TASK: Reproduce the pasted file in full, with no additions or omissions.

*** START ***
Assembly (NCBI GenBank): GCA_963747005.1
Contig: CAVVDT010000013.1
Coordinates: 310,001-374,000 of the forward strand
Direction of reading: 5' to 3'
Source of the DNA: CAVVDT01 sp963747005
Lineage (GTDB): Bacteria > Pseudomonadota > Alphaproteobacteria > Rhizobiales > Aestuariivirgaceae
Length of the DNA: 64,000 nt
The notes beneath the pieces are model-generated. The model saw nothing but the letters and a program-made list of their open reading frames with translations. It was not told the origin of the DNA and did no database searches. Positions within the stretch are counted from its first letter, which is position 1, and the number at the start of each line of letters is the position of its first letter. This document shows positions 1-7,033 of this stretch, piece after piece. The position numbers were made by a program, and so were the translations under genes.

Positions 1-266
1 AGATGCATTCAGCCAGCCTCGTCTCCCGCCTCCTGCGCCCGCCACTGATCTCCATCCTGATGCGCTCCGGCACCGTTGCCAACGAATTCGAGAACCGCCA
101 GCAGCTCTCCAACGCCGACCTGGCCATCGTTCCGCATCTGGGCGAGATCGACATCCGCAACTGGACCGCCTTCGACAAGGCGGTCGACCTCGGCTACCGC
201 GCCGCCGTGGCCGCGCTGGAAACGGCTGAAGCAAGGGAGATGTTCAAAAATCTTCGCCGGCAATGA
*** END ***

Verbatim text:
Assembly (NCBI GenBank): GCA_963747005.1
Contig: CAVVDT010000013.1
Coordinates: 310,001-374,000 of the forward strand
Direction of reading: 5' to 3'
Source of the DNA: CAVVDT01 sp963747005
Lineage (GTDB): Bacteria > Pseudomonadota > Alphaproteobacteria > Rhizobiales > Aestuariivirgaceae
Length of the DNA: 64,000 nt
The notes beneath the pieces are model-generated. The model saw nothing but the letters and a program-made list of their open reading frames with translations. It was not told the origin of the DNA and did no database searches. Positions within the stretch are counted from its first letter, which is position 1, and the number at the start of each line of letters is the position of its first letter. This document shows positions 1-7,033 of this stretch, piece after piece. The position numbers were made by a program, and so were the translations under genes.

Positions 1-266
1 AGATGCATTCAGCCAGCCTCGTCTCCCGCCTCCTGCGCCCGCCACTGATCTCCATCCTGATGCGCTCCGGCACCGTTGCCAACGAATTCGAGAACCGCCA
101 GCAGCTCTCCAACGCCGACCTGGCCATCGTTCCGCATCTGGGCGAGATCGACATCCGCAACTGGACCGCCTTCGACAAGGCGGTCGACCTCGGCTACCGC
201 GCCGCCGTGGCCGCGCTGGAAACGGCTGAAGCAAGGGAGATGTTCAAAAATCTTCGCCGGCAATGA